November 02, 2009
Deltonan fears for missionary father in Cuba
By LYDA LONGA
For two weeks, 68-year-old Ruben Ortiz Columbie, a Baptist missionary in
Cuba, lingered in a Cuban jail, wondering what he had done wrong and
with no way of knowing when, or if, he would be freed.
Almost 500 miles away in Deltona, his 37-year-old son, also named Ruben
Ortiz, feared the worst.
“It was a very difficult time because we had absolutely no information
of what was going on with my father,” Ortiz said recently.
The younger Ortiz, pastor of La Primera Iglesia Bautista (The First
Baptist Church) in Deltona, worked feverishly for almost two weeks
contacting various Baptist fellowships in Florida and nationally for
help in lobbying Cuban authorities for Ortiz Columbie’s release.
Suddenly on Oct. 17, after two weeks of sitting in a jail cell in
Santiago de Cuba at the eastern tip of the country, Ortiz Columbie was
released with nary an explanation, his son said earlier this week.
“They told him there would be no charges,” Ortiz said. “My father asked
if he would be left alone and they assured him that he would be.”
Of course there’s no way of knowing that, Ortiz said.
For now, Ortiz Columbie plans to continue the missionary work he has
carried out in the eastern part of the country for more than three
decades with the Eastern Cuba Baptist Convention.
As for the younger Ortiz, his wife, Elizabeth, and their 9-year-old son
Danny, as well as others in the Baptist community, the uneasiness that
this could happen again is haunting.
Ray Johnson, a coordinator with the Cooperative Baptist Fellowship of
Florida, said he was extremely concerned when he heard Ortiz Columbie
and his 49-year-old traveling partner Francisco “Pancho” Garcia, were
incarcerated Oct. 3 by the National Revolutionary Police in Santiago.
“We contacted folks in our national office and they, in turn, contacted
the World Baptist Alliance to see if they could call Havana,” Johnson
said. “We were ready to do anything to help.”
Johnson’s organization is linked with the Eastern Cuba Baptist
Convention, where Ortiz Columbie is a special projects coordinator. The
younger Ortiz’s church is also affiliated with the Cuban Baptist
concern, sending the group — which has 300 Baptist churches under it in
Cuba — money for missionary projects on the island.
When Ortiz Columbie and Garcia were nabbed, the pair were on their way
to Guantanamo to deliver funds for a missionary project, Ortiz said. The
men were intercepted and taken to jail, their $3,700 in Cuban pesos seized.
“They told my father that he was transporting illicit funds,” Ortiz said.
A Santiago incident report provided to The Daytona Beach News-Journal by
El Nuevo Herald in Miami states Ortiz Columbie and Garcia were engaged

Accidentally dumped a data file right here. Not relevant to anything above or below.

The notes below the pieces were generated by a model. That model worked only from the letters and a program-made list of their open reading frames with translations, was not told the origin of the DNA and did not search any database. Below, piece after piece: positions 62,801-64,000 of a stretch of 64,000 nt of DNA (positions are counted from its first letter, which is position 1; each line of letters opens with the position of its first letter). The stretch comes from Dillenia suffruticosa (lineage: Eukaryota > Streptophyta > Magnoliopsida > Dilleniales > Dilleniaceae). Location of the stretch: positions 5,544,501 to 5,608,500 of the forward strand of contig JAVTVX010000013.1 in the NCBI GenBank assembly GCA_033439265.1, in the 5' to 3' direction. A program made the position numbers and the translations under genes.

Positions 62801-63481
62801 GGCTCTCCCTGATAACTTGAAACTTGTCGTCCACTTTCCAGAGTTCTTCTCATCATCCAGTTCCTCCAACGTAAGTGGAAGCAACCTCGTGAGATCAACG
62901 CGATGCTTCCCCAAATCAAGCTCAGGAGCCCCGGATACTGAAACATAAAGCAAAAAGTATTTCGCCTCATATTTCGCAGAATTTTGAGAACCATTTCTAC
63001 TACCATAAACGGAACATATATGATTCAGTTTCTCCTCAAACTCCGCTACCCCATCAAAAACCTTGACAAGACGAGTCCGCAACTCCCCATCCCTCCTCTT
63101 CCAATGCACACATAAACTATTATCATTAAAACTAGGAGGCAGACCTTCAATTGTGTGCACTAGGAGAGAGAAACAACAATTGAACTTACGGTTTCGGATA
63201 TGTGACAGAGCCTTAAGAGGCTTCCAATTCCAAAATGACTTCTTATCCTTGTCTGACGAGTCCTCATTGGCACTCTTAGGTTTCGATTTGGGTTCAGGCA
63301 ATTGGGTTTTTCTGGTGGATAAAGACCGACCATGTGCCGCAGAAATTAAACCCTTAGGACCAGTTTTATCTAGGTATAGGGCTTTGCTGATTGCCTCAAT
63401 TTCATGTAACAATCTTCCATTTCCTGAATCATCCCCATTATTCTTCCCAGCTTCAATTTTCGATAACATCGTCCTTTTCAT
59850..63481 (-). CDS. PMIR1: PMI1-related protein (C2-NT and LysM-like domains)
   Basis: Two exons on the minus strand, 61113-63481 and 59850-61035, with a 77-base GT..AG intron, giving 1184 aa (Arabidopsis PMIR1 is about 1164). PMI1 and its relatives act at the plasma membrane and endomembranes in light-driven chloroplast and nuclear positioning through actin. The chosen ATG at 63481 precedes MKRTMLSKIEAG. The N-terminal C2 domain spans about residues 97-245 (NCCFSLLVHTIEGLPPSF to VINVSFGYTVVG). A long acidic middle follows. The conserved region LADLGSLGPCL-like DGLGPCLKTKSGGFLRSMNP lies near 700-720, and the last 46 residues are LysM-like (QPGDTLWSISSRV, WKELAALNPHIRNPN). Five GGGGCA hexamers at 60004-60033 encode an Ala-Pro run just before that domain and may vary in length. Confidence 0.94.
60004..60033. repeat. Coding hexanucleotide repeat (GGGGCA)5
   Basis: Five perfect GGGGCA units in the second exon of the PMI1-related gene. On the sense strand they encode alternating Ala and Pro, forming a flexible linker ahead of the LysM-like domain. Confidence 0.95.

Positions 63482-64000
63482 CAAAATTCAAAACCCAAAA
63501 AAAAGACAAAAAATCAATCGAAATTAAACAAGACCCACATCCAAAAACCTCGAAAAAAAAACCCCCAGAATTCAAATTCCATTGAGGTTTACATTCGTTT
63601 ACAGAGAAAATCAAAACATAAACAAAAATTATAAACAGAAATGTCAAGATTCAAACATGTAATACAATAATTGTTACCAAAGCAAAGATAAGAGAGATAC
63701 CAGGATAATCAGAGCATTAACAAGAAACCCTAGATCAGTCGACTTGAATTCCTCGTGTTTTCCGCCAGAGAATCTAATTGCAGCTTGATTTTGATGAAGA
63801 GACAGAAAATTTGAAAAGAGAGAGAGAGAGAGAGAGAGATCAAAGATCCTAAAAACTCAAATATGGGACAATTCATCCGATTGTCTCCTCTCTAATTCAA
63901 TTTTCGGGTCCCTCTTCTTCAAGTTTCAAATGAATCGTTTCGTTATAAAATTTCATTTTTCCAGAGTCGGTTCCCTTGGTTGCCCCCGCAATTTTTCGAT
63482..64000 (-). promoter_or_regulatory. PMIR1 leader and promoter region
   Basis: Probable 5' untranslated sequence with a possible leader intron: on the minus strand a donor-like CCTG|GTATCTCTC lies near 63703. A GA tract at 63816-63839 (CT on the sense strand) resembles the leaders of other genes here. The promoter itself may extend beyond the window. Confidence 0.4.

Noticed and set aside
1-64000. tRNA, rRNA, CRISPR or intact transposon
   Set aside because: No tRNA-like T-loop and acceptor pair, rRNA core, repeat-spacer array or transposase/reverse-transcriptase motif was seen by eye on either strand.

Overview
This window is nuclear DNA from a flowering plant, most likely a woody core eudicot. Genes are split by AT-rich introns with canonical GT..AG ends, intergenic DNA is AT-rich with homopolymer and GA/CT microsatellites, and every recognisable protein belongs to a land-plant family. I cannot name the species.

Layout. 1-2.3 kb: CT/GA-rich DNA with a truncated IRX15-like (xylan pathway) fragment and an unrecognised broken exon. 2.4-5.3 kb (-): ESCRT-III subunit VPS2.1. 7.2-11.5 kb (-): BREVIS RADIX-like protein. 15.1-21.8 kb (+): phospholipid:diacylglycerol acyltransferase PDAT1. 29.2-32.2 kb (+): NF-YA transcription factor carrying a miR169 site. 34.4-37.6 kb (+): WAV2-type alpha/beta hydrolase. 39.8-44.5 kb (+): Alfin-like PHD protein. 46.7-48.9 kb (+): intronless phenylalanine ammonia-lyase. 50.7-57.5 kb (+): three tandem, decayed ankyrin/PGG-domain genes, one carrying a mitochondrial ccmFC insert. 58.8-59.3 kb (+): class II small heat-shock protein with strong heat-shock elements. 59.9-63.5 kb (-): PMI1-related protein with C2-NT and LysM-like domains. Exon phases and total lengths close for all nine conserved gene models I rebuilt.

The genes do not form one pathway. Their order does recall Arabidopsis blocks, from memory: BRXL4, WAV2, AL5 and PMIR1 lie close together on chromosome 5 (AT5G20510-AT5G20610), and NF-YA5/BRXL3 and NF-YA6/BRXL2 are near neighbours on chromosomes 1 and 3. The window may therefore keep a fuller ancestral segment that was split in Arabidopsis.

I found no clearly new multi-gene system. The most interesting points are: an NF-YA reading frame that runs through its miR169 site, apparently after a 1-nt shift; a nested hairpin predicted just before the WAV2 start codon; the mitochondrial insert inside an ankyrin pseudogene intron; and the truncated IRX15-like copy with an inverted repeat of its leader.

in illicit economic activity. The men were thrown in separate cells and
were allowed to see their respective wives only once for 20 minutes,
said Ortiz, pastor of his Deltona church since 2002.
“My father has never been political, only religious,” Ortiz said. “He
does this work for the love of the mission and for love of his country.”
The younger Ortiz Columbie came here on a visa and is allowed to visit
his family in Cuba, then return home. He traveled to the island nation
last year. He recalled that waiting for word from his mother Anays in
Santiago was challenging because she had very little information to share.
“She saw him one time on a Friday and that was only for 20 minutes,”
Ortiz said. “It was very upsetting for her.”
The most trying moments for Ortiz were when his young son, Danny, would
ask daily for details about his grandfather in Cuba.
“When I would pick him up at school, he would ask me ‘How is my
grandfather? What do you know about him?’ ” Ortiz said. “I had to
swallow my tears every day and be strong for my son.”
At the time of his release, Ortiz Columbie had “extremely high blood
pressure” and a rash on his leg, Ortiz said. Cuban officials promised to
return the money seized from Ortiz Columbie, but he had not seen it by
“This is a 68-year-old man who was held in a jail under terrible
conditions,” his son said.
Although this arrest was not the first for Ortiz Columbie, in the midst
of his missionary work in Cuba, the longtime Baptist leader is not
deterred from continuing the work he loves in a country where religion
is not encouraged but tolerated.
With his father’s vision intact, the younger Ortiz said his church will
continue to send money for missionary work to the Eastern Cuba Baptist
“My mission is to help Cuba,” Ortiz said with conviction. “That’s my
country, those are my people and I’m not going to abandon them.”
West Volusia News – newsjournalonline.com (2 November 2009)